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Study may refine youth violence prevention efforts

 "" PHOTO - Garen J. Wintemute
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Garen J. Wintemute
   

UC Davis researchers have uncovered distinct patterns in the life cycle of guns used by young people in crimes, which could be used to refine youth violence prevention efforts, according to a study in the June Annals of Emergency Medicine.

In tracing records compiled by the Bureau of Alcohol, Tobacco, Firearms and Explosives (ATF), researchers found that in 1998, 2,121 crime guns were recovered in California from 1,717 people younger than age 25. The possessors of these guns were likely to be male and more than half were not of legal age to purchase handguns.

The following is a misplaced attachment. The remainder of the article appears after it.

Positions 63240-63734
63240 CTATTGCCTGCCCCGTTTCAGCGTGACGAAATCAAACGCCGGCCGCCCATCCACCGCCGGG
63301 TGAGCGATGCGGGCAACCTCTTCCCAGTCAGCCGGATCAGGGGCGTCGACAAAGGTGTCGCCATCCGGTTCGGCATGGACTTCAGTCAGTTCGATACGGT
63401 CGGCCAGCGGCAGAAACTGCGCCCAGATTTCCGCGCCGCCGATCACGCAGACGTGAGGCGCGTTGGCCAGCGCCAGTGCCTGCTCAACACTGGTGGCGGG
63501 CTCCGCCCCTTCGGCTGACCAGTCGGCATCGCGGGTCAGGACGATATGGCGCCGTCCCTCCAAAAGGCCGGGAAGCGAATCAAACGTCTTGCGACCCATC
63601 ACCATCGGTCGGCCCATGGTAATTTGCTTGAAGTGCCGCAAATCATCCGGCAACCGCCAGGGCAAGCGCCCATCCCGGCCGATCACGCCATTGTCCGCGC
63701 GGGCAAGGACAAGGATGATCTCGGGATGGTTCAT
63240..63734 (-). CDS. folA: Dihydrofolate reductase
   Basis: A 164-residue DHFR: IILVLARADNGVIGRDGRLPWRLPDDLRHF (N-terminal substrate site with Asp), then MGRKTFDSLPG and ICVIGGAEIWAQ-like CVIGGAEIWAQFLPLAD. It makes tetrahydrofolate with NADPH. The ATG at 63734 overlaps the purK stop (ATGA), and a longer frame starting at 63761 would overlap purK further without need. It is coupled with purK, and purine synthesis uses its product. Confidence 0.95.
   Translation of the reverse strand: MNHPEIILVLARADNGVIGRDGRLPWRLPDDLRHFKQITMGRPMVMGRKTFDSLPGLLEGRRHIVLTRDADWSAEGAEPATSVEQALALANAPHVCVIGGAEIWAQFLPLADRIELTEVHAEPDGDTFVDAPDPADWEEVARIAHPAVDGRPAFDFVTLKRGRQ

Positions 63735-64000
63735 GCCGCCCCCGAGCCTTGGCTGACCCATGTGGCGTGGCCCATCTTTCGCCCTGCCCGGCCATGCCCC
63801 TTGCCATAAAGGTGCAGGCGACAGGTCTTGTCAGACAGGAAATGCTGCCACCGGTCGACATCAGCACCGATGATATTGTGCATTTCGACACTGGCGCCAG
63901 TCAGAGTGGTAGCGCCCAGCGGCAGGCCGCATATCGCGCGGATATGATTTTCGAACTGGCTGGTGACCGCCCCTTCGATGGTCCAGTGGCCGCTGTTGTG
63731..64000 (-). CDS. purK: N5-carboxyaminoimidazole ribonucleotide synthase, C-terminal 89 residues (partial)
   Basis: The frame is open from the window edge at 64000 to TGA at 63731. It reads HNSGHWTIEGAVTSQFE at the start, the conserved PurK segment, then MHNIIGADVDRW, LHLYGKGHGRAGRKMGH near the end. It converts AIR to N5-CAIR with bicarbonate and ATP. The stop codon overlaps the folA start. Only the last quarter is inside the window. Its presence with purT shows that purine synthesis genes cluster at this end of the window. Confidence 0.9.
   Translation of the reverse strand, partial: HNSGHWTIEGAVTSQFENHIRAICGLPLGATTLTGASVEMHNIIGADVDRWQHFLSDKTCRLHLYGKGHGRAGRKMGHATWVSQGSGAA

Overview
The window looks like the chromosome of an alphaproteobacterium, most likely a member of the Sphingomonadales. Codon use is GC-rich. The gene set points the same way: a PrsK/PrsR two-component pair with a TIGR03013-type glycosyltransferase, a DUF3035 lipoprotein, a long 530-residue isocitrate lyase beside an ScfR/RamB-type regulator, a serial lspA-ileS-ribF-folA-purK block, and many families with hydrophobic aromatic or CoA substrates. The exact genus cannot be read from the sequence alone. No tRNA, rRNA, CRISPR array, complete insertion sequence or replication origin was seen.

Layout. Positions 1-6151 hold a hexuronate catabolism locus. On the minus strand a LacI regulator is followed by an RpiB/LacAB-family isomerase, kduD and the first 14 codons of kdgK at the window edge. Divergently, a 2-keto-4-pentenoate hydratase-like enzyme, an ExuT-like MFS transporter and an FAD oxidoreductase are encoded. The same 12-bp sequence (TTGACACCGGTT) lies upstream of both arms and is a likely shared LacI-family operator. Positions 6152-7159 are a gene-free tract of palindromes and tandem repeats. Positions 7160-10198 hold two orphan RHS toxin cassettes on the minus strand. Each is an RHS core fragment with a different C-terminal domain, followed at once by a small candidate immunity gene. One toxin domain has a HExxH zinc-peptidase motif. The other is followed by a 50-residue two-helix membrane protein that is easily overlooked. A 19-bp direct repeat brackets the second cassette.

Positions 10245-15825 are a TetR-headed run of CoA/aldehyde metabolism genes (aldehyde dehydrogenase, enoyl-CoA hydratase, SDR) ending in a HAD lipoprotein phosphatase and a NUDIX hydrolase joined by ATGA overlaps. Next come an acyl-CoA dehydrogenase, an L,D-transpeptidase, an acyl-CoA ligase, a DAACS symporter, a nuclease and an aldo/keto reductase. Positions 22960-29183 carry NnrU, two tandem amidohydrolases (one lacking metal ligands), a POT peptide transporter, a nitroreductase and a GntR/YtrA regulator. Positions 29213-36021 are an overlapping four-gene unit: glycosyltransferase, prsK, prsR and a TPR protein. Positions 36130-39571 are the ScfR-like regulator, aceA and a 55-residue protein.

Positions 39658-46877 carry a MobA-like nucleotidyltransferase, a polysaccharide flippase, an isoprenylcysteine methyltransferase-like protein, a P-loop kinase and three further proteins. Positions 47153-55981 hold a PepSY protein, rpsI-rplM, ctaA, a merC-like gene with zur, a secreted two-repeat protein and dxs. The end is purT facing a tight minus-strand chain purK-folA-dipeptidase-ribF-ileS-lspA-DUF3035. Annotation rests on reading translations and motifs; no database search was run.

In addition, recovered crime guns were found to have life cycles from sale to use in a crime of about 6.4 years. "Overall, the time from a gun's sale to its use in a crime was longer in California than nationally," said Garen J. Wintemute, the study's lead author and professor of public health sciences at UC Davis School of Medicine and Medical Center. "This may reflect state policies that interfere with the movement of guns into illegal commerce, such as prohibiting the direct transfers of guns between private parties, which is legal in many other states."

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